Voter Registration Modernization a Progressive Alternative to Right-Wing Voter ID Laws

Kris Kobach, Kansas’ incoming Secretary of State and the mastermind behind Arizona’s SB 1070, is gearing up for his next battle in 2011: putting an end to “voter fraud” by mandating photo identification at the polls.  During his campaign, Kobach argued that, “[i]n Kansas, the illegal registration of alien voters has become pervasive.”  He further called on “the country’s secretaries of state [to] take the necessary steps to protect the integrity of our elections.”  However, what Kobach didn't acknowledge is that modernizing voter registration systems is a far more effective and cost-saving way to achieve election integrity and security, without the side effect of disenfranchising millions of eligible voters.

Voter ID bills only prevent one type of voter fraud: the impersonation of registered voters at the polls.  According to research from the Brennan Center for Justice, instances of such fraud are so rare that one is more likely to be struck by lightning than commit voter fraud.  Current problems with election integrity have less to do with voter fraud and more to do with the fact that our antiquated voter registration system – which has barely changed over the past century – is in desperate need of an upgrade.  Not only does the existing patchwork of voter registration laws and procedures actually leave the system vulnerable to fraud, but a modernized system would utilize already-existing government databases to compile an accurate list of eligible adult citizens, preventing bloated voter rolls.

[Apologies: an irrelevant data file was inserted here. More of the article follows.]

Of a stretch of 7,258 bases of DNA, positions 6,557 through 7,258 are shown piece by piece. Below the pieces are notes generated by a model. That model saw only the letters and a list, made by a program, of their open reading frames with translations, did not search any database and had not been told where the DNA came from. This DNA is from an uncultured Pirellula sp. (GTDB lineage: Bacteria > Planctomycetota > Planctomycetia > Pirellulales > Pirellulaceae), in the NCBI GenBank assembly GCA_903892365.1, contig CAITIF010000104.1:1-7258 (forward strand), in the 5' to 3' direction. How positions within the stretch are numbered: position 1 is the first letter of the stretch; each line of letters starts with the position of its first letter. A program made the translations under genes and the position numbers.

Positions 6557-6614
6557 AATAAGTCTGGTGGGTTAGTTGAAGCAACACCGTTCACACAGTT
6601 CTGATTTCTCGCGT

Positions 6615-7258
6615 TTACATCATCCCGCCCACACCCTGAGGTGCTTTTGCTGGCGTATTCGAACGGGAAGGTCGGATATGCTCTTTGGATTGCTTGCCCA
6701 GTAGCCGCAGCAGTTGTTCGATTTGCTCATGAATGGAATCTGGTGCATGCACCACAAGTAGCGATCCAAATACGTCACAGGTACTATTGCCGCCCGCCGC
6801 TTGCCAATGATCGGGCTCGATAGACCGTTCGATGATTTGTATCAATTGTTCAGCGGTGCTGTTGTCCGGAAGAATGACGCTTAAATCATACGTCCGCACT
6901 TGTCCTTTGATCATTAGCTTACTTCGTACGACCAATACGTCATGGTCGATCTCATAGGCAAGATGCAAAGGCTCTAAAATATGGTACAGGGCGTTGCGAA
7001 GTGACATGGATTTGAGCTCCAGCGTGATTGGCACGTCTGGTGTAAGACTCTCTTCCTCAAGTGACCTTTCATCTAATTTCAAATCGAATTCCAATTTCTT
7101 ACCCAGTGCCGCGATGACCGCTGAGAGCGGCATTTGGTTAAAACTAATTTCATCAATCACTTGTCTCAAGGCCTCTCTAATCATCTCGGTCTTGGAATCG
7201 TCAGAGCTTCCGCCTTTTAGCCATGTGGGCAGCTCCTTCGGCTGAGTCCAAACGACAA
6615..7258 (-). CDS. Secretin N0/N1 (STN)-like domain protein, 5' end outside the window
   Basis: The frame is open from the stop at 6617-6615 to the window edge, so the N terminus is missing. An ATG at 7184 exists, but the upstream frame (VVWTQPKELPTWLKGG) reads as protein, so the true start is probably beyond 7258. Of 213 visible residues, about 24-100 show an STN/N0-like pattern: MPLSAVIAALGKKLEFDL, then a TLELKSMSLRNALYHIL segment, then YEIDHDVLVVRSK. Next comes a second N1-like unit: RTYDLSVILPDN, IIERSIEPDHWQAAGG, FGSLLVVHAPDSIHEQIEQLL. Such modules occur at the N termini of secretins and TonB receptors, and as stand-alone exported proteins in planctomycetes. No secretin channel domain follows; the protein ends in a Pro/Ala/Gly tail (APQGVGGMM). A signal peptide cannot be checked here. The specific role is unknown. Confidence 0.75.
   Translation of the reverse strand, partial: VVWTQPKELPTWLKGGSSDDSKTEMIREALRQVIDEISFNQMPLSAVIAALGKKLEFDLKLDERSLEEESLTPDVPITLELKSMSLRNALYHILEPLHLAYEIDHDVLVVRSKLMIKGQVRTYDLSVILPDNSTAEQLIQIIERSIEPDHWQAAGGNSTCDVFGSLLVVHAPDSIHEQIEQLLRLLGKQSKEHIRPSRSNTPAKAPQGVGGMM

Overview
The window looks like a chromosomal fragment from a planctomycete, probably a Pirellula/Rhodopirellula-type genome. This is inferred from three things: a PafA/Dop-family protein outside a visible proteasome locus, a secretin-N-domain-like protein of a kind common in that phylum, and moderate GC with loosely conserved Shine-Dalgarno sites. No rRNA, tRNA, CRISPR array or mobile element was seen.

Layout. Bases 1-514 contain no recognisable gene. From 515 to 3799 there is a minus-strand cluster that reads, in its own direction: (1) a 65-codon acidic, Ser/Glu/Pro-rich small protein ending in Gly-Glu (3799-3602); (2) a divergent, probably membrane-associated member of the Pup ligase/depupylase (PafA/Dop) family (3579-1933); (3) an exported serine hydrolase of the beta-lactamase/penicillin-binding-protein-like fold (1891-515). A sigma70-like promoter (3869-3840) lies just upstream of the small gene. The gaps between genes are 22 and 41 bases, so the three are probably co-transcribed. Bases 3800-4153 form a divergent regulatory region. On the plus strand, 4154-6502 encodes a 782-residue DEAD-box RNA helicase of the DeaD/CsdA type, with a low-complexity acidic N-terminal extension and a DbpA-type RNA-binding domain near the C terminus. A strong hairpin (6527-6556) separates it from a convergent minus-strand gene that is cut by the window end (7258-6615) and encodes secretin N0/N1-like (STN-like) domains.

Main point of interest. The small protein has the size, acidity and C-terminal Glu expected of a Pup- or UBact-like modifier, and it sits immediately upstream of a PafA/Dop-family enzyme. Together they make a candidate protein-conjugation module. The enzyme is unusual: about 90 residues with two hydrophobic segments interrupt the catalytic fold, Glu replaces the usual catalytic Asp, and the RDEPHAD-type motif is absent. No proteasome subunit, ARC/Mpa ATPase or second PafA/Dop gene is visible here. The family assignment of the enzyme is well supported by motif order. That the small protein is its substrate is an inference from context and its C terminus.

Aside from preventing fraud more effectively, voter registration modernization would also boost the percentage of registrations coming from historically disenfranchised communities, as government databases compile complete lists of eligible voters.  Meanwhile, what Kobach and his allies fail to mention are the potentially devastating effects of voter ID requirements on turnout within low-income, elderly, and minority communities who are less likely to have these forms of documentation.  Such suppression isn’t cheap, either.  The cost of implementation of a voter ID law is considerable, even before the inevitable legal challenge is taken into consideration – Missouri’s Committee on Legislative Research found that state would have to spend nearly $6 million the first year and $4 million in its second and third years.  Meanwhile, after Arizona implemented online registration, the state began saving 80 cents per voter registration. Similarly, Washington has saved between 50 cents and $2 per registration, compared to paper.

If Kobach were truly interested in maintaining the integrity of our election system, he would be calling for the following four cornerstones of voter registration modernization

  • Automatic Registration: Consenting eligible citizens are automatically added to the voter rolls by electronically transferring information from other government lists (e.g. DMV, public assistance).
  • Portability: A voter remains registered as long as he/she continues to reside in the state.
  • Election Day Corrections: Eligible citizens can correct errors on the voter rolls before and on Election Day.
  • Online Access: Voters can register, check and update their registration records online.

Instead, his crusade against “voter fraud” is just a thinly-veiled right-wing excuse to suppress the votes of low-income, elderly, and minority constituencies. 

For more information on our work on election reform policy, please contact: Cristina Francisco-McGuire, Election Reform Policy Specialist 212-680-3116, ext 118;

This article is part of PSN's email newsletter, The Stateside Dispatch.
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